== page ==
What was behind our performance at the Cathedral of Christ the Savior and the subsequent trial? Nothing other than the autocratic political system. Pussy Riot’s performances can either be called dissident art or political action that engages art forms. Either way, our performances are a kind of civic activity amidst the repressions of a corporate political system that directs its power against basic human rights and civil and political liberties. The young people who have been flayed by the systematic eradication of freedoms perpetrated through the aughts have now risen against the state. We were searching for real sincerity and simplicity, and we found these qualities in the yurodstvo [the holy foolishness] of punk.
Passion, total honesty, and naïveté are superior to the hypocrisy, mendacity, and false modesty that are used to disguise crime. The so-called leading figures of our state stand in the Cathedral with righteous faces on, but, in their cunning, their sin is greater than our own.
We put on political punk performances in response to a government that is rife with rigidity, reticence, and caste-like hierarchal structures. It is so clearly invested in serving only narrow corporate interests, it makes us sick just to breathe the Russian air….
Every day, more people understand that if the system is attacking three young women who performed in the Cathedral of Christ the Savior for thirty seconds with such vehemence, it only means that this system fears the truth, sincerity, and straightforwardness we represent…. The paths of truth always triumph over the paths of cunning, guile, and deception. Every day, truth grows more victorious, despite the fact that we remain behind bars and will probably be here for a long time…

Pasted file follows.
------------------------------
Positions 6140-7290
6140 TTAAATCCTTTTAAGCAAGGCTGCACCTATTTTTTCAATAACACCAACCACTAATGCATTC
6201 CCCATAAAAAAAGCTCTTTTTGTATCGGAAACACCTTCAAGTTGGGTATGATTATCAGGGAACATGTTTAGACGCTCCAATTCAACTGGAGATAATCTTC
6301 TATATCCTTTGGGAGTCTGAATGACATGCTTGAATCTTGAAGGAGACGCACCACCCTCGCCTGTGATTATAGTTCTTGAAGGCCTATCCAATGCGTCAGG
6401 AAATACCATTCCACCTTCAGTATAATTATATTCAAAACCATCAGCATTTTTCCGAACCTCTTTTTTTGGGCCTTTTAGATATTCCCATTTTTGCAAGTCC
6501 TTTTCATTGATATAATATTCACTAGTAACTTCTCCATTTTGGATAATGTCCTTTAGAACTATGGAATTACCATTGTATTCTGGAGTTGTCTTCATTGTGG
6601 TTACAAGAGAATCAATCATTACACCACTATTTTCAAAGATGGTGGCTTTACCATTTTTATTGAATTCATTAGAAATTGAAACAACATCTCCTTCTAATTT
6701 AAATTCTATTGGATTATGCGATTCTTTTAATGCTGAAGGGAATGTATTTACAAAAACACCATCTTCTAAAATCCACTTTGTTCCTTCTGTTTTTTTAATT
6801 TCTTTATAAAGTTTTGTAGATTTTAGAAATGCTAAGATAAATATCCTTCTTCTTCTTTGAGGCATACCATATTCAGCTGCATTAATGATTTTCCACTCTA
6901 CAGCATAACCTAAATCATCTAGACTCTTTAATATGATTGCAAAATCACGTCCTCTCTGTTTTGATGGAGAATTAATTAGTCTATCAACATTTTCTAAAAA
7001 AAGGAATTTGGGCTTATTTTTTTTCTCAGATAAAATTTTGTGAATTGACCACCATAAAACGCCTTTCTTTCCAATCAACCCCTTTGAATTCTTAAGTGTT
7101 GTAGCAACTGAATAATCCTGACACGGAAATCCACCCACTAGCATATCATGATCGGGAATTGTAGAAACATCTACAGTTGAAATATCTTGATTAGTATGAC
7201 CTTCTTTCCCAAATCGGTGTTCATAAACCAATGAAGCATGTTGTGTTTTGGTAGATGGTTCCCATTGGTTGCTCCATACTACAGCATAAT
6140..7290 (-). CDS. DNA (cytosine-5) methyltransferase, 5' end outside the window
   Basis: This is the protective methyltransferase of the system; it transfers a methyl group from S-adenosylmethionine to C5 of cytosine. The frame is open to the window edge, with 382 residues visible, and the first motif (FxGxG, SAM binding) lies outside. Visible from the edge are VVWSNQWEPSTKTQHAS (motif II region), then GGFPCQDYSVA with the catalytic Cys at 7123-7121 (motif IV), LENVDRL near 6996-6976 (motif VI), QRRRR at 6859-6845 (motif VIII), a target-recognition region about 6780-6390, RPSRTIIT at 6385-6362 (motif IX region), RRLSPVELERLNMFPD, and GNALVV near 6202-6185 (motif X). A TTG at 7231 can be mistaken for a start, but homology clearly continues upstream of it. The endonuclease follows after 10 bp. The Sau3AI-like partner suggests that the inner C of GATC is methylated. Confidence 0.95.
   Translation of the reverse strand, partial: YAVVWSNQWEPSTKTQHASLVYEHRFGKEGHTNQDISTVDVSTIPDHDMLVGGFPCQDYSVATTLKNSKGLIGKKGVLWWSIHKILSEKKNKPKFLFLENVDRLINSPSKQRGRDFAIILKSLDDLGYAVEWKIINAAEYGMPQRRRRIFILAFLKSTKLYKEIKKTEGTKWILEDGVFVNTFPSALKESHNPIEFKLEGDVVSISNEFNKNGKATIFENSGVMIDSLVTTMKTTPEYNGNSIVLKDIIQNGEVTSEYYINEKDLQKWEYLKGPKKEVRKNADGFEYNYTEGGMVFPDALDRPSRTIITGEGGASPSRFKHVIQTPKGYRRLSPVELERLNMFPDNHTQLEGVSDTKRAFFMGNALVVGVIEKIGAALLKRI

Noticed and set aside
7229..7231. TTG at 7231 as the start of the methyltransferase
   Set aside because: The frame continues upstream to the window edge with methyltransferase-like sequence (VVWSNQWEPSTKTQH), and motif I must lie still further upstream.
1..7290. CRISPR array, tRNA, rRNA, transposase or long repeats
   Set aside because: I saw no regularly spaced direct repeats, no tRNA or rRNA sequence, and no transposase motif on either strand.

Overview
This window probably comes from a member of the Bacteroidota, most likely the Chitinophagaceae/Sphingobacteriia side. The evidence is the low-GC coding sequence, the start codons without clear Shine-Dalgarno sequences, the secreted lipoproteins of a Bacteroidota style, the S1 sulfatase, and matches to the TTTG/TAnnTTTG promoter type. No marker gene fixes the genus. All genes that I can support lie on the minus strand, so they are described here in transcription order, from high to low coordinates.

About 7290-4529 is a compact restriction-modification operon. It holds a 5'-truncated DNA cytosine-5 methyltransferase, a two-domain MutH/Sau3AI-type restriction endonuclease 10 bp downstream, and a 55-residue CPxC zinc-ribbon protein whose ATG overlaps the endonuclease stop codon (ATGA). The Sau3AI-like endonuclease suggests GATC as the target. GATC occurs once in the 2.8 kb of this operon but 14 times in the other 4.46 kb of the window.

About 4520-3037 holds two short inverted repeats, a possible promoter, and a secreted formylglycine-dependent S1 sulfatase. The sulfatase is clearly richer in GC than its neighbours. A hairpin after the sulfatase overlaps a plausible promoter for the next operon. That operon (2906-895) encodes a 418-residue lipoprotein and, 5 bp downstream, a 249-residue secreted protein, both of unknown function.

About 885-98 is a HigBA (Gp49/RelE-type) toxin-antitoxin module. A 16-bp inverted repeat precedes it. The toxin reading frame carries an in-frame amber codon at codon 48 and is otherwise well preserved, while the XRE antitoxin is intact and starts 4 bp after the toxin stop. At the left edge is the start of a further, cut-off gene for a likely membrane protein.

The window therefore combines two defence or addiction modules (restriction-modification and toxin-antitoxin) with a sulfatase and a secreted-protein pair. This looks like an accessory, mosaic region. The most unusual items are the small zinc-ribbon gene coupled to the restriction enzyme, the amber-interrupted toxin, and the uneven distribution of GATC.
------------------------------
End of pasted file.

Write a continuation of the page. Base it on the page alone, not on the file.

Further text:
Despite the fact that we are physically here, we are freer than everyone sitting across from us on the side of the prosecution. We can say anything we want and we say everything we want. The prosecution can only say what they are permitted to by political censorship. They can’t say “punk prayer,” “Our Lady, Chase Putin Out,” they can’t utter a single line of our punk prayer that deals with the political system….
Who would have thought that man and the state he rules could, again and again, perpetrate absolutely unmotivated evil? Who could have imagined that history, especially Stalin’s still-recent Great Terror, could fail to teach us anything? The medieval Inquisition methods that reign in the law enforcement and judicial systems of our country, the Russian Federation, are enough to make you weep. But from the moment of our arrest, we have stopped weeping. We have lost our ability to cry. We had desperately shouted at our punk concerts. With all our might, we decried the lawlessness of the authorities, the governing bodies. But now, our voices have been taken away. They were taken from us on March 3, 2012, when we were arrested. The following day, our voices and our votes were stolen from the millions at the so-called elections….
Why wasn’t the following text by us—which, incidentally, appeared in the affidavit—presented by the prosecution? “We respect religion in general and the Orthodox faith in particular. This is why we are especially infuriated when Christian philosophy, which is full of light, is used in such a dirty fashion. It makes us sick to see such beautiful ideas forced to their knees.”